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Famed for its ancient attractions and dubbed by the locals as the 'mother of all cities', Cairo is Africa's largest city and its traditions spread beyond its most famous sights. Cairo is literally heaving with activity and its sheer intensity and modern hustle and bustle is a complete juxtaposition from the historic ruins that draw the majority of tourists. The city is blisteringly hot throughout the year, and it's best to avoid the summer months when the temperatures can be unbearable - September-April are the best times to visit. There are regular flights from many UK airports direct to Cairo International Airport with most journeys lasting around five hours.

 The Great Pyramid is the last remainder of the seven wonders-of-the-world....

Best for...
With its pyramids, museums, bazaars and the River Nile, Cairo is an intense city for all travellers...

Cairo is perfectly suited to those looking for the ultimate city experiences, who like to be on the move and sightseers aiming to take in some of the most magnificent buildings ever developed. There's plenty to keep families entertained with the many sites and attractions but generally this is a holiday best suited to singles and couples that want to stay active. Be conscious of the time you travel - during the Islamic month of fasting, Ramadan, many businesses work half days and a lot of the tourist areas close early.

What to do...
When it comes to sightseeing in Cairo, you will be spoilt for choice. The city is packed with fine 19th Century buildings and ancient districts, but most famously it offers the pyramids of Giza - the world's oldest tourist attraction. The pyramids were built, it is speculated, to be used as tombs for the great kings of the ancient civilisation and they stand as a stunning remnant to the past. The Great Pyramid is the last remainder of the seven wonders-of-the-world. The Sphinx (known as the Father of Terror) is said to out date the pyramids and is as impressive as the hype suggests.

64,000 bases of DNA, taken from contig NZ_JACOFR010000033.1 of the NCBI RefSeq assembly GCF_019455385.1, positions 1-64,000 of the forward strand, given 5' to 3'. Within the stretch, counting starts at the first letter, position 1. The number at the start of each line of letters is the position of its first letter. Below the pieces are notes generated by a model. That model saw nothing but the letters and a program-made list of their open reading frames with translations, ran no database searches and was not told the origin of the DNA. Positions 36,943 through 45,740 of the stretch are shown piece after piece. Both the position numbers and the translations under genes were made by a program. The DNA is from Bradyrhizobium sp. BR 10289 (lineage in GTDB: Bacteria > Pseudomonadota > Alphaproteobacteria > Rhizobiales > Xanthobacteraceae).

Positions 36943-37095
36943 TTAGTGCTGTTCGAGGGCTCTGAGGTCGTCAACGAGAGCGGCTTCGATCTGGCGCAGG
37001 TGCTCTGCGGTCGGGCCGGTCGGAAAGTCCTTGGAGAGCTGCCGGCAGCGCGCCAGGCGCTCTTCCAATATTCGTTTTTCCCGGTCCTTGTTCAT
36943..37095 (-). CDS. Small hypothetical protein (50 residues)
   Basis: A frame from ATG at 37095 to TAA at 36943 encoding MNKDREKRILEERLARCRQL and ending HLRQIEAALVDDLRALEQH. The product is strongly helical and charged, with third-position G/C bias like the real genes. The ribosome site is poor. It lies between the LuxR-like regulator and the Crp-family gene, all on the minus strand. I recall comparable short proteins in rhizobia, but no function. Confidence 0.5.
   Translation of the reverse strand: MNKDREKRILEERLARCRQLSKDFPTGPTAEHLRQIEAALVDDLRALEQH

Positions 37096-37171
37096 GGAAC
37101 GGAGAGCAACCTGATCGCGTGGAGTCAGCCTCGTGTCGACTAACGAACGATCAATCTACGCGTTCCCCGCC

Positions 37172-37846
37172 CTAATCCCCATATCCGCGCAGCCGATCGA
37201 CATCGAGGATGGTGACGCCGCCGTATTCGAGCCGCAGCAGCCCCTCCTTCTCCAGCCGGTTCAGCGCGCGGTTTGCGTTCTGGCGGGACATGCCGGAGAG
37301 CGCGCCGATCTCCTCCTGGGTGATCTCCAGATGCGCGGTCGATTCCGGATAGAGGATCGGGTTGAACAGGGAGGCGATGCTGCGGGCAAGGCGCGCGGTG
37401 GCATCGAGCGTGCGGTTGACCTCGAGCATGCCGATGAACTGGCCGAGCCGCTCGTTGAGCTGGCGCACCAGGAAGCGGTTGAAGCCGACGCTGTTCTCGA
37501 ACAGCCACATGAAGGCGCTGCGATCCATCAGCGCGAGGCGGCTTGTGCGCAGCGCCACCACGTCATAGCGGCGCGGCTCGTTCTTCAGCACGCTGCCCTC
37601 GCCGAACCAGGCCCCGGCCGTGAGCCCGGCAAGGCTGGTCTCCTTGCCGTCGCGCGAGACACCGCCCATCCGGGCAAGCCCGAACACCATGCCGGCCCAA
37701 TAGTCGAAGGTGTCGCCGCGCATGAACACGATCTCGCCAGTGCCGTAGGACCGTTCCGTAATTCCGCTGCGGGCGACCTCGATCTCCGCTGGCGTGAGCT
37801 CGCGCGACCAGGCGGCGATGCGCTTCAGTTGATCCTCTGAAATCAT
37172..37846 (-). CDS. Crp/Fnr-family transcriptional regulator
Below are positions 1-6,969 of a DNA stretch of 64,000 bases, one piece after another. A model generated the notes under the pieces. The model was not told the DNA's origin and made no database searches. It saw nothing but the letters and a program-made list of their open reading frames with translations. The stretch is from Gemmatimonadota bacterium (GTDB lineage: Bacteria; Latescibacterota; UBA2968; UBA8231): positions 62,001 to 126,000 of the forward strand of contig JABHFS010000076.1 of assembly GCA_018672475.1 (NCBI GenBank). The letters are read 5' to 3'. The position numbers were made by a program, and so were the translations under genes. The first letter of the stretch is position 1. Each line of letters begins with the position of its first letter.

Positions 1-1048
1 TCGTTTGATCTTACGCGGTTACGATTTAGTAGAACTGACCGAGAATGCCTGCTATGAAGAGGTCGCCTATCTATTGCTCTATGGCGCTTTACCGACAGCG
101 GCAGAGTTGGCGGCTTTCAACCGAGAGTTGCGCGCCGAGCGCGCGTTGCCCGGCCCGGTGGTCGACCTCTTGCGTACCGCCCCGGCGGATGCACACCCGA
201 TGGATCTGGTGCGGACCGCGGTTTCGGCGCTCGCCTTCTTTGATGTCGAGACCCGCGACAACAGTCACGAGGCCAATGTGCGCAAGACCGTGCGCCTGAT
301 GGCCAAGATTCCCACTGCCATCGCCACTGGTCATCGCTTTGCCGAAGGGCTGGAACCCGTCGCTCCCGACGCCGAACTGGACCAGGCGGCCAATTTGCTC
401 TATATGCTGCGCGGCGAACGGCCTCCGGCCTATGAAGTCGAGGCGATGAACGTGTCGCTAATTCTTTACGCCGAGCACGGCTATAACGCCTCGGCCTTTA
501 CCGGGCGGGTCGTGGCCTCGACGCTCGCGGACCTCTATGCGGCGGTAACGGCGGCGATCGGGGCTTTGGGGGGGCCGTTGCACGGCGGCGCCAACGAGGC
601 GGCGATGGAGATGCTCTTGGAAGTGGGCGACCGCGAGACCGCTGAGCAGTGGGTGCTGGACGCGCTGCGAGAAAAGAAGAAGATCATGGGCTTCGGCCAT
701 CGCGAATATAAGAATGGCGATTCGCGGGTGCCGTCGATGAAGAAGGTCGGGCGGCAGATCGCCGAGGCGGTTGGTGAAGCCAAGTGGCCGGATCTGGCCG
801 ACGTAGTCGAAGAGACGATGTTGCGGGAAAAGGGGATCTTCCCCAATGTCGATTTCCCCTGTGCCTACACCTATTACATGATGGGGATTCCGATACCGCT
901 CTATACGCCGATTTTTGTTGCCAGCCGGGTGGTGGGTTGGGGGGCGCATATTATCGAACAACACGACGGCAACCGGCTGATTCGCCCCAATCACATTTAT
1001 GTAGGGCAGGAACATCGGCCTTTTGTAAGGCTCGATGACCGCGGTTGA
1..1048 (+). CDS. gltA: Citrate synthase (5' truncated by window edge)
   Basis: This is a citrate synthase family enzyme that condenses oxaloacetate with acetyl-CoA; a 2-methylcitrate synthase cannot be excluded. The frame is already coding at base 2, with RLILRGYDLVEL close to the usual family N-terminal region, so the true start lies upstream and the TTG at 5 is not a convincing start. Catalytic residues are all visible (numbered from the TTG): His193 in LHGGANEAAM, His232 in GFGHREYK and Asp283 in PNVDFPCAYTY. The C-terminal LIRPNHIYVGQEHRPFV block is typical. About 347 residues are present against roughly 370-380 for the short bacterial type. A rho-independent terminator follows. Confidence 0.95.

Image of the Sphinx in Cairo, Egypt

The River Nile itself is a major tourist draw. Cruises along the Nile are vastly popular and a great way to explore its beauty, particularly with the incredible sunsets and the opportunity to hop off and visit the ancient temples during the day. Old Cairo is also well worth visiting, particularly if you fancy a break from the constant activity in the main city. It is the home of five of the original 20 churches of the Coptic Christian Community and Egypt's first mosque and its oldest synagogue. If you're looking to explore Egypt's history under one roof then visit the Egyptian Museum of Antiquities, located in the downtown area, with more than 100,000 artefacts including royal mummies of some of the most powerful figures in Egyptian history.

Some of the lesser-known sights that you might wish to take in include the Western Desert Oases, with many hot springs to discover, the Birqash Camel Market where hundreds of camels are swapped daily, and Dahsur with its 4th and 12th Century pyramids.

Shopping in Cairo is a unique experience perfect for those who love to pick up tourists trinkets such as onyx Pharaoh cats, and it's a great opportunity to haggle. The most famous market is Kahn al-Khalili, situated within Islamic Cairo, with traders bargaining and offering everything from perfumes to clothing. It's a great place to people watch too and get a real taste of modern Egyptian life.

The nightlife in Cairo is comparatively quiet for such a large city with the men tending to congregate in coffee houses and the women visiting each other at their homes. Nonetheless there are some exciting venues such as Latex, which caters for clubbers, Palmyra, which gives you an insight into traditional belly dancing and the Cairo Jazz Club, which is a nightclub, bar and restaurant rolled into one. The restaurants throughout Cairo are expanding in numbers, but you should head to the most affluent areas to make the most of eating out.

Related links:
Cairo City Breaks